Bottom line for special ed

It’s hard to imagine a more will-motivated effort than the special education program in our nation’s public schools. As profiled in a two-part series in last week’s Review, the program’s aim is lofty indeed – educating students with physical, mental and emotional handicaps to the same level as their peers.

Yet as the stories reported, good intentions have frequently given way to frustration and doubts on Bainbridge Island. Some parents claim the school district is not doing what is necessary to fulfill the federal mandate of an “appropriate” education. District officials cite limitations in the indispensable resources of money and trained personnel. The teachers themselves, caught in the middle of disputes that too frequently end up in court, get burned out by the contentiousness.

This may be an example of the federal government at both its best and its worst. Congress saw a problem – the tragic waste of the lives and talents of handicapped children – and it responded in 1975 with a federal mandate to free public education of the disabled.

But Congress did not think through the details of exactly how much educational assistance was to be provided. Rather, it enunciated broad objectives, then left the specifics up to the courts by giving parents the right to sue for the assistance to which they think their child is entitled.

Worse yet, Congress walked away from the funding. Originally, the commitment was that the federal government would pay 40 percent of the cost. That was later amended to cap federal costs at 40 percent, and in fact, the federal share is now roughly 12 percent.

The Washington Legislature has shouldered much of the burden, to the tune of over $500 million per year. Figuring that it costs about twice as much to educate a disabled child as a non-disabled one, Olympia provides almost as much additional funding per disabled student at it does for a Basic Education Grant that goes to each student, disabled or not.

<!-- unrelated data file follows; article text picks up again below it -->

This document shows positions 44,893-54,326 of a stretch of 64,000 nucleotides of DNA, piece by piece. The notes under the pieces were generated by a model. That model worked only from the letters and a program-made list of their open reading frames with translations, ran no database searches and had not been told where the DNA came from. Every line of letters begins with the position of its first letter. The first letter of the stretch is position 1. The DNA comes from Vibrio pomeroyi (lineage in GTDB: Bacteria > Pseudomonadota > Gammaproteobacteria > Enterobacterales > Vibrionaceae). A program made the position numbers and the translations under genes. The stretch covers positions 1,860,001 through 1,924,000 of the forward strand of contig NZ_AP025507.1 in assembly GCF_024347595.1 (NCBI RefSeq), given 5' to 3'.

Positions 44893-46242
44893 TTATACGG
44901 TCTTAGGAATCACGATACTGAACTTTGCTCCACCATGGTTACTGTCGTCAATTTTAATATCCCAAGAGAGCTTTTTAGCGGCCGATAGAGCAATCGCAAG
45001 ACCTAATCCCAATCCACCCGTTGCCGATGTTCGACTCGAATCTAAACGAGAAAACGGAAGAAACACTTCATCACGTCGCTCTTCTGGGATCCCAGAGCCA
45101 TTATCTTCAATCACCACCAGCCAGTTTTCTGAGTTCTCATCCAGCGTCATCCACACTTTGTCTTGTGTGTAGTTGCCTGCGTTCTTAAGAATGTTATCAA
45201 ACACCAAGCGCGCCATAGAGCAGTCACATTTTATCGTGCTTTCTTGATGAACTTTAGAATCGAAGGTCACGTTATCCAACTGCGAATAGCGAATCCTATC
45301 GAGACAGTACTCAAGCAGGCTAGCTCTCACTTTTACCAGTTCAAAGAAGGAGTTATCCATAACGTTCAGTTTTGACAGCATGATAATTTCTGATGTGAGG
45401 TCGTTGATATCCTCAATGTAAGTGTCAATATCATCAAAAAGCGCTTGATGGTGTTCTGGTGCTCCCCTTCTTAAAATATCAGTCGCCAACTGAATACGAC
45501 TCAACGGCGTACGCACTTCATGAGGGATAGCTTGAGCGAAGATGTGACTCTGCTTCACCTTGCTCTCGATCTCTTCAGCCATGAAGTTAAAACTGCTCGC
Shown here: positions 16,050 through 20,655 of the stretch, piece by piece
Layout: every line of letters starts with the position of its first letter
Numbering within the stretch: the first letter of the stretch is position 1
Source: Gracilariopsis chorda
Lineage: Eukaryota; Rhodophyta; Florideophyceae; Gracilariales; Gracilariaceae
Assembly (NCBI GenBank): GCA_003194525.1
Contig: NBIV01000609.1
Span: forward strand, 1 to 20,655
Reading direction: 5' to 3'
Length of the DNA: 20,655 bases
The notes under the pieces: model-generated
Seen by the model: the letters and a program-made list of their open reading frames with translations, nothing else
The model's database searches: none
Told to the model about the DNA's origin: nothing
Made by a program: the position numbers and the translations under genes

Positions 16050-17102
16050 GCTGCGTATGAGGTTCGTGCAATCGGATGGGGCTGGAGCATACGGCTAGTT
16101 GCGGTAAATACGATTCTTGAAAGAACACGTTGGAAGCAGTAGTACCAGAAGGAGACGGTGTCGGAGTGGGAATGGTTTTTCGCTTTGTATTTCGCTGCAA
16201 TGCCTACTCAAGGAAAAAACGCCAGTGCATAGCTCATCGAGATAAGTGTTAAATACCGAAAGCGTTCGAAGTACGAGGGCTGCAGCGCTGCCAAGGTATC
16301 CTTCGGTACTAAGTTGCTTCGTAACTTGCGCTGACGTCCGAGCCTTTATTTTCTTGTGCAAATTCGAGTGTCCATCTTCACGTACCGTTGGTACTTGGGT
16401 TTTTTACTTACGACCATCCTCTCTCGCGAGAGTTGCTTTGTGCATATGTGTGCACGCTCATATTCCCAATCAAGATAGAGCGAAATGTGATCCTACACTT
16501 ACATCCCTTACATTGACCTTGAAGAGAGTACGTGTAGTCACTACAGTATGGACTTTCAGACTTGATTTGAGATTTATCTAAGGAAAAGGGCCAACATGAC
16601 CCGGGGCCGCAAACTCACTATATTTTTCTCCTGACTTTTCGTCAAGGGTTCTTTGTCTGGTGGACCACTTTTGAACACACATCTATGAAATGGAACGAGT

So how much does special education cost the Bainbridge district? No one is quite sure, because there is no uniform accounting system, and while some costs are easily assignable to special education, other costs are not. Moreover, the lack of uniform accounting makes it impossible to compare the special education costs of various districts in any meaningful way.

This lack of of what might be called “accounting-ability” has been its own source of friction. Some say that special education is actually a profit center for the Bainbridge District, which dips into its special-ed allotments for general education purposes.

Others say that exactly the reverse is true, and that the district has to tap its general education fund to keep up with the special-ed program.

Thankfully, this situation may at least improve. Prodded by a legislative task force, the Office of the Superintendent of Public Instruction is imposing uniform accounting and reporting. While that won’t answer all of the questions about costs, it will at least make cross-district comparisons possible, which comparisons will provide at least some circumstantial indications of problems in a given district.

Special education is about altruism, about equality, about opportunity and about human dignity. But the unfortunate reality is that the program is also about money – how much to spend how, and for what benefit.

The Bainbridge Island School District, our state and our nation need to engage in serious and overdue deliberations about the program. For that debate to be meaningful, we need to know the facts about the costs in the most consistent and honest way possible.

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